In May, U.S. Special Operations Command (SOCOM) awarded a contract to SNC to demonstrate the MC-145B as part of the Armed Overwatch program, which is ostensibly seeking to acquire a new manned light attack aircraft to support U.S. special operations forces in permissive environments. SOCOM also picked four other companies – L3Harris, Leidos, MAG Aerospace, and Textron – to supply aircraft for tests at Eglin Air Force Base, where had been scheduled to begin earlier this month and wrap up at the end of July. It's unclear how much each firm received, by SOCOM said that the total combined value of all five deals was just under $19.2 million.

..............................


The article is pretty long, so posting some pictures here

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GRZEGORZ JERECZEK VIA WIKIMEDIA
A Polish M28B-1RM bis Byrza maritime patrol plane with a nose similar to the one on the MC-145B.


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Marketing material showing potential weapons and other stories options for the MC-145B Wily Coyote.

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Re: US military, technology, arms, tactics

Postby NRao » 01 Jul 2021 21:01



The reliable Cessna platform allows for a uniquely versatile special mission aircraft. The MC-208 Guardian can move seamlessly from ISR to CASEVAC/MEDEVAC to precision strike, eliminating the need for multiple specialized platforms.

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Re: US military, technology, arms, tactics

Postby brar_w » 02 Jul 2021 06:35

USN approves NGJ-MB for production


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The US Navy (USN) has approved low-rate initial production (LRIP) for the Next Generation Jammer Mid-Band (NGJ-MB) electronic warfare/electronic attack (EW/EA) pods developed by Raytheon for Boeing EA-18G Growler electronic attack (EA) aircraft operated by the service and the Royal Australian Air Force (RAAF).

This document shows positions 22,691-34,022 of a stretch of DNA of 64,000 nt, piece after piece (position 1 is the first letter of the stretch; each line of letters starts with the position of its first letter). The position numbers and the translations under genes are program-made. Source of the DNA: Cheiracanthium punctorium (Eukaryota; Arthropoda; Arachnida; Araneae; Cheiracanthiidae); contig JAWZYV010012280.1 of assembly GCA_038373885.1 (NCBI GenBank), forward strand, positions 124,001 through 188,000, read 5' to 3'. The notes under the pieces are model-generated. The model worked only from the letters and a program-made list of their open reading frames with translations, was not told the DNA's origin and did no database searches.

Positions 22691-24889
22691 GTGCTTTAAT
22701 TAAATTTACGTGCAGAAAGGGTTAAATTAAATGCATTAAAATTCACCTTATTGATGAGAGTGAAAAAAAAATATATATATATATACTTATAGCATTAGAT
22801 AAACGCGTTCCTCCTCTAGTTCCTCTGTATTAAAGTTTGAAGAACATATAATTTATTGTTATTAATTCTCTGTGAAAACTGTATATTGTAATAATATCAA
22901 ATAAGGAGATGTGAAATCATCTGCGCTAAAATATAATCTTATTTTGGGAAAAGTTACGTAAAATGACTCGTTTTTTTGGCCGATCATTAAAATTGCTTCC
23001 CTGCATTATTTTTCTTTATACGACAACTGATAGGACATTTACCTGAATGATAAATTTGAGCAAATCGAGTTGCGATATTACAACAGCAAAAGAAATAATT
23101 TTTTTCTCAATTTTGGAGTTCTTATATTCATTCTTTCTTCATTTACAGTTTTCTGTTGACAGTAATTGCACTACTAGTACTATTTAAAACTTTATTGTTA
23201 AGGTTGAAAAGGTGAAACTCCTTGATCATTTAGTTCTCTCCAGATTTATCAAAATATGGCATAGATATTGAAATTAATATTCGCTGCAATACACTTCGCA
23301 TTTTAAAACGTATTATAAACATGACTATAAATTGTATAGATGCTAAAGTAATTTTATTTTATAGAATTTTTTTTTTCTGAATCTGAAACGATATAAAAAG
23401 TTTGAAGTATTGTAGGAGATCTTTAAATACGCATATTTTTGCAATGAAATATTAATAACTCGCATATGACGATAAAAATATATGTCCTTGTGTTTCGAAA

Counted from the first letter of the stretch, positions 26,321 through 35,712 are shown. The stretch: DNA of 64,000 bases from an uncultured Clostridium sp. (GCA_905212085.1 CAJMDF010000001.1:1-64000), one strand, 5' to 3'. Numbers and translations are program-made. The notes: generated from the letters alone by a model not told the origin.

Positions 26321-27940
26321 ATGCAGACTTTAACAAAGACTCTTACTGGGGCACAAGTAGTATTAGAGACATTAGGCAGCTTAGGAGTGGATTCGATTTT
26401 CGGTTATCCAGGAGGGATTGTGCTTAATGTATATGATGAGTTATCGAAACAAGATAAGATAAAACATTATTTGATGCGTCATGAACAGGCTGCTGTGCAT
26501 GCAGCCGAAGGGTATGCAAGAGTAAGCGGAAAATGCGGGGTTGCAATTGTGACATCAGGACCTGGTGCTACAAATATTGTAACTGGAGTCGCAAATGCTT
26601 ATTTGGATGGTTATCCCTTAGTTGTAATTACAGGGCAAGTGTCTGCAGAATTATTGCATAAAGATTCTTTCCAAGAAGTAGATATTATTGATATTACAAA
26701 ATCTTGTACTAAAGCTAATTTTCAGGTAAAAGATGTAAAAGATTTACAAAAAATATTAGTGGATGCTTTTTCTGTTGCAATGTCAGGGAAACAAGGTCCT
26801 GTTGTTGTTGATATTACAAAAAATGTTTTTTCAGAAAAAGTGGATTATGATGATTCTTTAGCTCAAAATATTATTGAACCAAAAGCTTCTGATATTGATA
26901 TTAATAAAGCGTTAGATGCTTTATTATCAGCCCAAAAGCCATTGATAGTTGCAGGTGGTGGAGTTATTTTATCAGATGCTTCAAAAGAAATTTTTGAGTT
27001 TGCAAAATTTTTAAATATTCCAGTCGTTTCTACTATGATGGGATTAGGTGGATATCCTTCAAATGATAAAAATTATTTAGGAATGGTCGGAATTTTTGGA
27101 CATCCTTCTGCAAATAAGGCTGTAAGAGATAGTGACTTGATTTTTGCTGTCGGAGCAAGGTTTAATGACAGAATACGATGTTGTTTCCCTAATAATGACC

Raytheon Intelligence & Space announced on 29 June that it had completed Milestone C for the USN's NGJ-MB, with Vice President of Electronic Warfare Systems at the division, Annabel Flores, noting, “We're well into development testing. It's time to move towards production.”

Raytheon has been contracted to deliver 15 engineering and manufacturing development (EMD) and 14 flight-certification trial NGJ-MB systems to the USN from its El Segundo facility in California. According to Raytheon, to date NGJ-MB has successfully completed more than 145 hours of developmental flight testing using mission systems and aeromechanical pods; more than 3,100 hours of anechoic chamber and lab testing at Naval Air Stations Patuxent River in Maryland, and Point Mugu in California; chamber testing to evaluate the system's performance both on and off the EA-18G Growler aircraft; as well as jamming techniques and reliability testing.

As previously reported by Janes, Raytheon's NGJ-MB pod is part of a wider Block 2 electronic warfare (EW) capability upgrade for the Growler that also includes the NGJ-Low Band (LB) and NGJ-High Band (HB) pods to replace the current AN/ALQ-99 Tactical Jamming System (TJS). In developing three separate NGJ solutions, the USN is looking to enhance the EA capabilities of the Growler in each of the three separate wavebands, as opposed to the current TJS solution that provides a good capability across the entirety of the frequency spectrum.



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Re: US military, technology, arms, tactics

Postby brar_w » 02 Jul 2021 07:36

Raytheon Awarded $2 Billion Contract for Nuclear Cruise Missile



Raytheon Technologies Corp. was awarded a contract worth as much as $2 billion to develop a new nuclear cruise missile, the first major Biden administration move to field replacements to America’s aging nuclear arsenal, the Pentagon said Thursday.

The Air Force plans to buy up to 1,000 Long-Range Standoff Weapons to replace the Air Launched Cruise Missile first fielded in 1982. The new weapon, if fielded, would be carried on B-52 and B-21 bombers.

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Re: US military, technology, arms, tactics

Postby brar_w » 02 Jul 2021 20:11

VMFA-314 will be the second squadron to deploy the F-35C on a CVN, with the first operational US Navy squadron currently deployed on the the USS Carl Vinson. Over the next several years, the USN or USMC will add one deploying F-35C squadron each year to its carrier deployments as more carriers are upgraded to support F-35C ops (currently 3 Nimitz class carriers can support F-35C deployments).

First USMC F-35C squadron declares full operational capability


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FOC is significant in its confirmation that VMFA-314 is fully prepared and equipped successfully deploy aboard United States Navy aircraft carriers, marking the first FOC declaration for Marine Corps. This inaugural event is met after VMFA-314 received their first F-35C on January 21, 2020 when their first jet arrived at Marine Corps Air Station (MCAS) Miramar from Naval Air Station Lemoore.